Have you ever been on a date with a guy who was nice but you didn’t feel anything? You thought, “What’s wrong with me? Why can’t I like him?”
Women have a strong sense of intuition about things like this. We can tell when something’s off. A woman with a high sense of self-worth is even more aware something is wrong below the surface of this Nice Guy.
A woman with low self-worth will agonize over why she isn’t interested and feel guilty about it. She stresses about how to tell him she isn’t feeling it, or how to break it off. A woman with a strong sense of self-worth won’t feel guilty. She’ll trust her instincts and run.
There are Nice Guys and there are Good Men. There’s a big difference. Nice Guys have no sense of self-worth. They’re low value men in disguise.
So what are the traits of these low value Nice Guys?
Traits of Nice Guys
Nice Guys tell you how nice they are
Nice Guys talk a lot about how nice they are. They make sure you know about their good deeds.
Their dating profiles often talk about how they know how to treat a woman, or their social media feeds are full of memes about how a woman should be treated.
It’s like he’s advertising. You can feel the desperation. They might think it’ll attract women, but it does the opposite.
Good men don’t use words, they use actions. They don’t try to convince you they’re nice, they show you over time.
I went on a few dates with a man who made damn sure I knew how well he was taking care of his ailing mother. Yes, that’s admirable, but not something I need to talk about for two hours on a first date.
Nice Guys talk too much about their niceness. A Good Man is humble.
Nice Guys beat around the bush
A Nice Guy won’t come out and tell you exactly what he wants. He’s afraid of rejection so he frames things in a way where he won’t feel the sting, should it come.
For example, instead of just asking you out on a date, and making it clear it’s a date, he’ll say something like:
- Let me know if you want to hang out sometime
- Maybe we can go out to eat soon
- You can text me anytime
- Here is my number
- Let me know when you’re free
Instead of taking that ball and running with it, he throws it back in your court.
Nice Guys don’t clarify their intent. They tap dance around the subject hoping to get lucky. They’re flirting with you unless you’re not OK with that and then they totally weren’t.
They’re desperate to avoid accountability for their choices. They have no confidence that you’ll say yes so they feel they have a better shot if they trick you, or drop bread crumbs.
They want to be vague so if you don’t like what they’re offering then they never meant it that way so it’s not their fault that you read them wrong.
But if you DO like what they’re offering then that’s what they meant all along and aren’t they oh-so clever and charming for it?
I see tons of posts where women want to know how to get the guy to take the ball back, or what to do with a shy guy. How about recognizing that this guy can’t lead and the only ball he can play is dodge ball?
It’s not that he’s shy, he’s not interested. OR he lacks confidence. Do you really want to date a guy who doesn’t have the balls to ask you out?
High value women are well aware of the low value behaviors of Nice Guys.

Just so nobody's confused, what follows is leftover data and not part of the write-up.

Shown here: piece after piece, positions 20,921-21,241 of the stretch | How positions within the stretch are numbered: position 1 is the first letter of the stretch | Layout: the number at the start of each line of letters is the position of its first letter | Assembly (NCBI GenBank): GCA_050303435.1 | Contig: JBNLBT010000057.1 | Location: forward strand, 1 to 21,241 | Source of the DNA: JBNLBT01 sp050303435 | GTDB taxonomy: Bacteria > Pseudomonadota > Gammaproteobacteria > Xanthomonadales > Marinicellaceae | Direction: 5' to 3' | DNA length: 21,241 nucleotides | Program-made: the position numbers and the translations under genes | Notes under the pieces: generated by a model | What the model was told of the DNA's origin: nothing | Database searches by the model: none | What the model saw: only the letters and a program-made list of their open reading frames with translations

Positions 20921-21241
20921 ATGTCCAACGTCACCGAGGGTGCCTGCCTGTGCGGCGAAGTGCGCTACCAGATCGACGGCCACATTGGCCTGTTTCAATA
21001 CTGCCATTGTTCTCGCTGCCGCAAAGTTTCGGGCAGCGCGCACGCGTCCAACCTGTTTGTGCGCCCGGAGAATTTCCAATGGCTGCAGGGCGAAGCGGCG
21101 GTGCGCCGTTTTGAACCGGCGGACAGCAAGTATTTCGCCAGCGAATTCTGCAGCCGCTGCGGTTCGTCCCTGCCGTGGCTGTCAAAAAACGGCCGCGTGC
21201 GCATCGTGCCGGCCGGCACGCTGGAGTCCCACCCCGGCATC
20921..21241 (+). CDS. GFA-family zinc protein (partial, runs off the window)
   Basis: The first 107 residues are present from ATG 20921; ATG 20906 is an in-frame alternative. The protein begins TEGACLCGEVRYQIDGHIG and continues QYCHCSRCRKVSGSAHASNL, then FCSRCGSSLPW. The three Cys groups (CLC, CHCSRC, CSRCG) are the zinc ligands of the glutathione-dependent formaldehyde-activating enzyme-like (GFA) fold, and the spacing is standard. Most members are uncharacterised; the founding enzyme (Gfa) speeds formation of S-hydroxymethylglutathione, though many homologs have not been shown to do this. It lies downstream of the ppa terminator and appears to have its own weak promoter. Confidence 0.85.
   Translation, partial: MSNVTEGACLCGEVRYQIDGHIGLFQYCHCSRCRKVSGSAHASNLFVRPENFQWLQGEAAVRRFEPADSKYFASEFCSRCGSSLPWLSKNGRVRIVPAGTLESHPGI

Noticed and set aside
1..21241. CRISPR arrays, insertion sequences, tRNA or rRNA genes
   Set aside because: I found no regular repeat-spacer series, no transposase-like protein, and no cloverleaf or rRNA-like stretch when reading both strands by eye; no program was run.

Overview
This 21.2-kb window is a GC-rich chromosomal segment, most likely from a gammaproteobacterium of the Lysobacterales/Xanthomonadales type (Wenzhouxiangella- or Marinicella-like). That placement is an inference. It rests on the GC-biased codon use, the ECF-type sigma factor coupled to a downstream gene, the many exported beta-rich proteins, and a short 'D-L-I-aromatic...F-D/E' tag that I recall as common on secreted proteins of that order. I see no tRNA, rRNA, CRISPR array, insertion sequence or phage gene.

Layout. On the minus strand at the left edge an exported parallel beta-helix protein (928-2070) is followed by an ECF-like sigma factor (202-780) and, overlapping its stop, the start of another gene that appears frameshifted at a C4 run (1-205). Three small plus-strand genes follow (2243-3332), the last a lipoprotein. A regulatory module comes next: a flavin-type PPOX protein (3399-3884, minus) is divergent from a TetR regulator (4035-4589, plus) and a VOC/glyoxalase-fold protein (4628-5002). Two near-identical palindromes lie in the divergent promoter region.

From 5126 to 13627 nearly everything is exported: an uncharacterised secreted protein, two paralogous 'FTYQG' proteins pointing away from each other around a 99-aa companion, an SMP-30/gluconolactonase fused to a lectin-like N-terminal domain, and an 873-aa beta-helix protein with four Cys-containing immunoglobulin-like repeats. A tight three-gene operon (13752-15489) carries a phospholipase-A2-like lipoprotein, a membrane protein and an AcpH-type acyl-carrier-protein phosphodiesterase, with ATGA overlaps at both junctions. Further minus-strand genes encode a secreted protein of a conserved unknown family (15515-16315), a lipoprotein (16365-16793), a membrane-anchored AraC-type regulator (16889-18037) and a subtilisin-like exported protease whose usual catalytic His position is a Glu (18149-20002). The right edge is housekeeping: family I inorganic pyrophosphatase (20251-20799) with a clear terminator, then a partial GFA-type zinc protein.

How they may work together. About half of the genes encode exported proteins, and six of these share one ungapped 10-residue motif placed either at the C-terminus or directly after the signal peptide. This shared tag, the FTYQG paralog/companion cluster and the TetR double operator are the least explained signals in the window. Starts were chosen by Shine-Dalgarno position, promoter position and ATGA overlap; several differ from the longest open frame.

Nice Guys have a ton of “women burned me” stories
Not much gives away a Nice Guy more than his constant talk of how women burned him. He’s been lied to, cheated on and under appreciated. Watch out, you may be the next woman he puts down when he doesn’t get his way.
His bitterness is obvious and he makes you uncomfortable. He may even make comments about how women love bad boys and maybe he would do better with women if he beat them or treated them like crap.
There was a guy who frequented my local watering hole who’d buy women drinks and then get pissed when they didn’t make a fuss about it or offer up their phone number.
Note #2 above. He never asked a woman for her number. He felt entitled because he was being nice.
A woman would walk into the bar and he’d tell me what a gold digger she was, or call her a bitch. He’d spent hundreds of dollars buying them drinks hoping that was enough.
When a man puts women down, your attraction should shift down a notch. Buying a drink is a nice gesture when there’s no strings attached.
Nice Guys don’t respect your boundaries
The Nice Guy doesn’t do well with words like “no” or “not now” or “some other time”. They have an agenda. They want what they want and they want it now.
They seek your approval and validation and will cross your boundaries to get it, often with nice gestures.
Like the guy who I told that I worked from home and didn’t have set hours. He took that as a free pass to stop over uninvited at random times. I talked to him about this but it kept happening, though less often.
He stepped right over the boundary I set so he could get what he wanted: my attention, and thus, his validation.
It could be little things. Maybe you go to the gym on a schedule and he thinks if he offers you a nice dinner you should be willing to give that up. I mean, if you give it up then he gets validation that he’s more important when there should be no competition in this area.
Nice Guys don’t do well with rejection. They can even resort to pouting or trying to guilt you. When a man doesn’t respect even your smallest boundaries, he’s going to cross your deal-breaker boundaries without a second thought.
“You’d rather wash your hair and take a bubble bath than see me?”
It’s hard to be patient with this Nice Guy, let alone be attracted to him.
Nice Guys have misplaced values about sex